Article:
Vanessa Vallely has made it to the top of her profession and is among a growing number of women who are, as Labour’s Yvette Cooper put it, ‘leaning out’ to paraphrase the popular book by Facebook’s Sheryl Sandberg. These are women who know first hand the barriers and challenges faced by women during their working lives and want to help them up the ladder. They include the likes of Ruby McGregor Smith and Wendy Hallett, leading lights of the Women’s Business Council, and leaders of their profession such as Lucy Scott Moncrieff, former president of the Law Society.
Vanessa, who heads the women’s networking organisation WeAreTheCity.com, has just written a book, Heels of Steel, which includes not only her life story but a guide to climbing the corporate career ladder. Hard work and planning take centre stage. She calls on women to have a “personal mission statement” of what they want for their lives, why they want it and when. Then comes goal setting, which Vanessa also uses for her family. She says: “Managing your career and your life is a bit like a business, and because there are similarities it is helpful to mirror some of the same processes a business would have.”
There is a strong emphasis on building relationships and networking, in life as in business, for instance, building school run networks in case of childcare crises. Other tips include getting a mentor or becoming one and using social media for self promotion and networking.
Networks feature strongly in many progressive companies’ initiatives for building the female talent pipeline, something which is of growing concern after recent figures showed that, although more women are being promoted to the boards of top companies in the UK, most are external non-executives. There has been barely any movement on women executives on the boards of FTSE companies. Pressure is rising for change as diversity rises higher up the corporate agenda, in part boosted by Lord Davies’ 2015 target of 25% women on the boards of the UK’s leading companies. It is also increasing due to pressure from clients and investors for change. The fund management group Legal & General, for instance, has said it will consider voting against the chairs of FTSE 100 companies with all-male boards which do not make progress on getting more women on their boards of the UK’s leading companies. It is also increasing due to pressure from clients and investors for change. The fund management group Legal & General, for instance, has said it will consider voting against the chairs of FTSE 100 companies with all-male boards which do not make progress on getting more women on their boards by 2015.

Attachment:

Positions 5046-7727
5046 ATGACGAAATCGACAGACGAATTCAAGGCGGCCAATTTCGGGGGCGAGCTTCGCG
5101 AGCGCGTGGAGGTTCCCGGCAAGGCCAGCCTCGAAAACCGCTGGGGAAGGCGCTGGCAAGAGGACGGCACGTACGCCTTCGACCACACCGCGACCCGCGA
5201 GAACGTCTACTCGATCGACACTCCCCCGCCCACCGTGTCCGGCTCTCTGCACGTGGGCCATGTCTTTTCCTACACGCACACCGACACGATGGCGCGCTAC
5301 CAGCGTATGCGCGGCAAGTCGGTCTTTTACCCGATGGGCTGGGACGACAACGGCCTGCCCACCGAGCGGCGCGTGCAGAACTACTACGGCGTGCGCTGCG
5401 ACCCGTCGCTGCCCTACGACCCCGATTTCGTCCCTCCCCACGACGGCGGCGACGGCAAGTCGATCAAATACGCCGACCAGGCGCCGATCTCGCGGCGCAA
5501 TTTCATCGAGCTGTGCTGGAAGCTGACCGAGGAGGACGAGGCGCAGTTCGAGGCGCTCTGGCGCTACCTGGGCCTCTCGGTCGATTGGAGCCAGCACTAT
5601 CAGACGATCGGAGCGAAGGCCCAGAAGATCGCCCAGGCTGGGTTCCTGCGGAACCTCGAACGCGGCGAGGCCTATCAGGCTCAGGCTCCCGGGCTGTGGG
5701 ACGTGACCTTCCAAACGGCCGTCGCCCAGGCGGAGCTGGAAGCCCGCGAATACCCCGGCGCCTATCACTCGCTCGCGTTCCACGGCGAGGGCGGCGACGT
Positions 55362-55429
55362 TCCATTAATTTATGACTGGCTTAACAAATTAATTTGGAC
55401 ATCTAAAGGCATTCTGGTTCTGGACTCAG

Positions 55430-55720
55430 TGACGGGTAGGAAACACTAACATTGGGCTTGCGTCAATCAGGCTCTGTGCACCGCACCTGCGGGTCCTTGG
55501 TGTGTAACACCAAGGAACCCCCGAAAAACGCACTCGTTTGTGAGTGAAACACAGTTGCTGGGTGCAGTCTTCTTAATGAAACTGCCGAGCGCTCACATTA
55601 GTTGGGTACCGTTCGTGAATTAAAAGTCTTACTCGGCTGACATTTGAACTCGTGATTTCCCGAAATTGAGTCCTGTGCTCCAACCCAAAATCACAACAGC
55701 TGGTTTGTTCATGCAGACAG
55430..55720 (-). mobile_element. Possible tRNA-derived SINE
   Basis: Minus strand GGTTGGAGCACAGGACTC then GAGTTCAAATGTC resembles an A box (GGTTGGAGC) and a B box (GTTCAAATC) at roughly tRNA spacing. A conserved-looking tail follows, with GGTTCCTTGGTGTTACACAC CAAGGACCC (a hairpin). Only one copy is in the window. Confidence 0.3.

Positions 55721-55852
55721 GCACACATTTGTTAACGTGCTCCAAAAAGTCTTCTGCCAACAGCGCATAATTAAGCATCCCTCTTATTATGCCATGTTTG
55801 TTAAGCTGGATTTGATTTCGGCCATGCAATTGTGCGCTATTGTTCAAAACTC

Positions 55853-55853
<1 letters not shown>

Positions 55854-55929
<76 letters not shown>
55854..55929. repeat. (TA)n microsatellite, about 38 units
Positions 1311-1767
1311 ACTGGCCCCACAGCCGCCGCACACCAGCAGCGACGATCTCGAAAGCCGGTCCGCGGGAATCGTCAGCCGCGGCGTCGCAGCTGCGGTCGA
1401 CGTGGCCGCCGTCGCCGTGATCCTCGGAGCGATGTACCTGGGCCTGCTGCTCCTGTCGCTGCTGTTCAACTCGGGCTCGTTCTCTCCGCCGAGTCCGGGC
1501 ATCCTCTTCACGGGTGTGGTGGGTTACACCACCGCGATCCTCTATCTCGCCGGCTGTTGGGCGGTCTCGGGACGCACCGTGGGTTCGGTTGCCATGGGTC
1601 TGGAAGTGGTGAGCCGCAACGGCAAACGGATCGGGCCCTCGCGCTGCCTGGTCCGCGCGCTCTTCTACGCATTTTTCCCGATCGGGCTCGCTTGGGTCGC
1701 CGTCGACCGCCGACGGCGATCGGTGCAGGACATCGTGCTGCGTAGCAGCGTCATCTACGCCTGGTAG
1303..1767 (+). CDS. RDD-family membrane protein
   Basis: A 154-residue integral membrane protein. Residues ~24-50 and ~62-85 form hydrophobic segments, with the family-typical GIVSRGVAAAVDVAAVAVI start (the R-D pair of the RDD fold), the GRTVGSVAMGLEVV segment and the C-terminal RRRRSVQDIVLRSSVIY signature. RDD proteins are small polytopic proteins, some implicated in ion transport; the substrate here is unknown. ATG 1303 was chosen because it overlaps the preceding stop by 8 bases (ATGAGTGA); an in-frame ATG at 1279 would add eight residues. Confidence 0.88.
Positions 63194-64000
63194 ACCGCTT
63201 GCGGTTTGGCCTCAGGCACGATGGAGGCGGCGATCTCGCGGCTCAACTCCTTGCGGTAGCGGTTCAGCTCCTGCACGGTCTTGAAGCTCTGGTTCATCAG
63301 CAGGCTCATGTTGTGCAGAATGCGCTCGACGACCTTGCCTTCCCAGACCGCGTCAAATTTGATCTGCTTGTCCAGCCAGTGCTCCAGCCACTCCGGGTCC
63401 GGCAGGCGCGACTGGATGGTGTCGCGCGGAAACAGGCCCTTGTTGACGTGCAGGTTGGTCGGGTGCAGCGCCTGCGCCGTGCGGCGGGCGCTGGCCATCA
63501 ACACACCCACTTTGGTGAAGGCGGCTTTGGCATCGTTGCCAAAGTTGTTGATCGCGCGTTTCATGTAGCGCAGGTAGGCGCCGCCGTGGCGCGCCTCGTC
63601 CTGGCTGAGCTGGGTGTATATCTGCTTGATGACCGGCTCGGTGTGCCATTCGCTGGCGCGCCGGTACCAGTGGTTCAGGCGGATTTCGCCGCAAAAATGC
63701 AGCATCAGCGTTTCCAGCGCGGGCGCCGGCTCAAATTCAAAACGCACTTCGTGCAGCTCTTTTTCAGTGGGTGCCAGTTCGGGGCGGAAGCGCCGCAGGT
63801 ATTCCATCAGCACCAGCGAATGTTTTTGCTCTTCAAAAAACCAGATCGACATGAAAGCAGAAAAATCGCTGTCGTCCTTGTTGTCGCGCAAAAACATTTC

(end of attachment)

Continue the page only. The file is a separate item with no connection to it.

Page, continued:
Many HR leaders are making huge progress with building their female pipeline, even if it is particularly challenging in some professions. External recognition for the progress being made can provide a crucial boost. Workingmums.co.uk Top Employer Awards, for instance, have this year included a new Award on career progression aimed at promoting best practice. One sector where there has been more of a challenge than most is law which has a reputation for a long hours culture. However, even there change is happening.
The law firm Baker & McKenzie is a case in point. It has made a lot of progress since it first set up its diversity committee in 2003. It now has both a BakerWomen group focusing on female career progression and a BakerBalance group whose remit covers issues such as parental support, disability and most recently to mental health on which a report is being prepared.
Jenny Barrow, head of diversity and corporate social responsibility, says that the traditional career path for lawyers tended to overemphasise financial metrics and underemphasise the importance of other skills such as emotional intelligence, management skills and the ability to connect with clients. “That is changing, “ she says. In part this is due external pressure. “We are a people business, a professional services firm,” says Jenny. “If we cannot connect to our clients they will find someone else. Being a great technical lawyer is not enough in itself. Clients know they can get that from a host of firms. What we are seeing more and more now is that they want advisers who also reflect their own values as an organisation.”